The world is full of people who hold whacky views. This doesn’t make them nuts or stupid.
We can mock Donald Trump for being a birther, but this doesn’t make him a crazy person. We can ridicule Senator James Inhofe for believing that global warming is a big hoax cooked up by a cabal of climate scientists, but this doesn’t make him an idiot. We can laugh at Bill Maher for his anti-vaccine and anti-GMO tirades, but this doesn’t make him an anti-science loon.
Similarly, with respect to where people stand on some issues or who they vote for, we shouldn’t assume that intelligence or lack of information are major factors. Some of you may recall this now infamous Daily Mirror cover that appeared in the UK after George Bush’s reelection in 2004:
This kind of dumb logic was just exhibited by the American Thinker, a conservative online magazine:
The same low information type voter who elected President Obama have been taken in by the Luddites who are scaring the ignorant into thinking that genetically modified seeds are a danger.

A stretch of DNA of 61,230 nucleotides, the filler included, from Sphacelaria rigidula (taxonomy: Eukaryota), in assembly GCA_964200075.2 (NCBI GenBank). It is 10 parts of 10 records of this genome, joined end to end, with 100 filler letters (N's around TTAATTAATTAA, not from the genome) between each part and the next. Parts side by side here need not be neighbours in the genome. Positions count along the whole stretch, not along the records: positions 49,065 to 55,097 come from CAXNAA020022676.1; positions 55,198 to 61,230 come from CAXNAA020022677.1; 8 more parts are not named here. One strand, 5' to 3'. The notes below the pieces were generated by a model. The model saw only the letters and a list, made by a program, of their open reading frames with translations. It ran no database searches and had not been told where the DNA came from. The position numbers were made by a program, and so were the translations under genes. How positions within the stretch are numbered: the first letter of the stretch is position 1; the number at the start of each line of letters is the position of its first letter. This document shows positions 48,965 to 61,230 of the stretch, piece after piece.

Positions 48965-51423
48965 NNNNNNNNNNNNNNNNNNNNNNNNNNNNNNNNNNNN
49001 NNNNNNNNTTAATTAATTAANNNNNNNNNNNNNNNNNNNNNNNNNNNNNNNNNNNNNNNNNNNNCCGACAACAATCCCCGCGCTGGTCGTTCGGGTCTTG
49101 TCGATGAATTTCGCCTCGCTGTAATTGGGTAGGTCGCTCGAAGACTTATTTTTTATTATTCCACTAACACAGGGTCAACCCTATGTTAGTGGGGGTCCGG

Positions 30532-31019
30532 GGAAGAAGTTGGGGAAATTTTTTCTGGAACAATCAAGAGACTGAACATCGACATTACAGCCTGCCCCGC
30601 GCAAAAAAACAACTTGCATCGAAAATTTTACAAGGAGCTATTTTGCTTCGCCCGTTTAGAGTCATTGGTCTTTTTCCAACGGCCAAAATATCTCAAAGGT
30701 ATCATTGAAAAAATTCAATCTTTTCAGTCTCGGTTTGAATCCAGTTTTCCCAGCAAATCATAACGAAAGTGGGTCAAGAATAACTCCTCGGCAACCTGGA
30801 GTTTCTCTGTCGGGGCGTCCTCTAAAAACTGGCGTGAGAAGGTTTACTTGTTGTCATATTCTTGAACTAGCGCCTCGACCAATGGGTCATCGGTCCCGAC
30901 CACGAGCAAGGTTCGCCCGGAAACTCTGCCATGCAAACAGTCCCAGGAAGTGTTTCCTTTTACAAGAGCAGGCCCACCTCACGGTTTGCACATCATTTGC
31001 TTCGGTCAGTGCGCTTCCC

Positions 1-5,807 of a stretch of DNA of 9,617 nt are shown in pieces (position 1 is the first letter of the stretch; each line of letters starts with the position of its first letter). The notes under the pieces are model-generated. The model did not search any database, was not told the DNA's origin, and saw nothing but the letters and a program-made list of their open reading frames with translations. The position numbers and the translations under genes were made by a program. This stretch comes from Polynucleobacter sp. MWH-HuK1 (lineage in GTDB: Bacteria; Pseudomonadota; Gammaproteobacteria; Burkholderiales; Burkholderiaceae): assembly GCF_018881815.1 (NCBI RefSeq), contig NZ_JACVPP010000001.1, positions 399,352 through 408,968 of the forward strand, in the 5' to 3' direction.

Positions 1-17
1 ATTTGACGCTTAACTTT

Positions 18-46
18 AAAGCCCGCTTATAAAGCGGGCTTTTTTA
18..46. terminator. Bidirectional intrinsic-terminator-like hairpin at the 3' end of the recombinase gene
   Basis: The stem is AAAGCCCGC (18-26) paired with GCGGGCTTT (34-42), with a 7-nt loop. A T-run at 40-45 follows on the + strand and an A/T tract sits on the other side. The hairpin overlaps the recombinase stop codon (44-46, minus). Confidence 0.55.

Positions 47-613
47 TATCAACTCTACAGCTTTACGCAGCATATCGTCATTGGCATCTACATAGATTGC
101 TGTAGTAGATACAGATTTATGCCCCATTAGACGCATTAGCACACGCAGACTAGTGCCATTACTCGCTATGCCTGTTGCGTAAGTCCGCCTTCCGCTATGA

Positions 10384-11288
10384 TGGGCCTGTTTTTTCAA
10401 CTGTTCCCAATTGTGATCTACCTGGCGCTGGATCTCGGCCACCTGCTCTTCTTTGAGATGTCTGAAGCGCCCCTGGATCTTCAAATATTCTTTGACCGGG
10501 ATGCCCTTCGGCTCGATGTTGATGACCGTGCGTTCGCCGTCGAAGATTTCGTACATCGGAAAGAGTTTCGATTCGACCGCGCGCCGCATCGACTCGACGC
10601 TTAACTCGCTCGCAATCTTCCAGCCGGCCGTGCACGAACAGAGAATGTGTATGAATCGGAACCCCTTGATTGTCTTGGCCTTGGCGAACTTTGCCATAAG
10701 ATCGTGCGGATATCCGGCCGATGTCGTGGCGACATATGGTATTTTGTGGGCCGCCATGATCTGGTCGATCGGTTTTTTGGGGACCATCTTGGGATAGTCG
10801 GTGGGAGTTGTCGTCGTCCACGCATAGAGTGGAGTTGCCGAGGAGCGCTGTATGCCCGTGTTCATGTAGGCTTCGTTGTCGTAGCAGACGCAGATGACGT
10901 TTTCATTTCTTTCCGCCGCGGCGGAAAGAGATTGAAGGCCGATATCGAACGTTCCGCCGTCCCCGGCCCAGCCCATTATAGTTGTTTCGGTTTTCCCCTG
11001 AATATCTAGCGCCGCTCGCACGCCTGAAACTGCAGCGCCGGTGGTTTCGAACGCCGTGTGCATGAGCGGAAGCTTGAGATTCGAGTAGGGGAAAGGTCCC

Is it low information that leads the American Thinker to write another post headlined “Growing evidence we may be in for a mini-ice age”? No, just as it isn’t low information that leads Senator Inhofe to argue that global warming is a hoax. And just as it isn’t low information that leads Bill Maher to believe that vaccines are harmful and part of a nefarious Big Pharma plot. Inhofe and Maher undoubtedly know of the reams of evidence that contradicts their views. As Michael Shermer pointed out in an 2009 open letter to Maher, it is “cognitive biases and conspiratorial thinking” that is at work here.
On a similar note, there is a tendency among the climate concerned to believe that an unholy alliance between Big Oil and and climate “skeptics” is the main obstacle to public understanding of climate change. This was the implicit thrust of yet another round of media stories about the scientific consensus on global warming and the ensuing debate on the merits of emphasizing this consensus ad nauseam.
Those who care deeply about established facts of certain issues, such as climate change and GMOs, want desperately to believe that a more informed public will lead to greater understanding and acceptance of what science says about both.
Unfortunately, science also tells us that it is not ignorance or low information that prevents this from happening.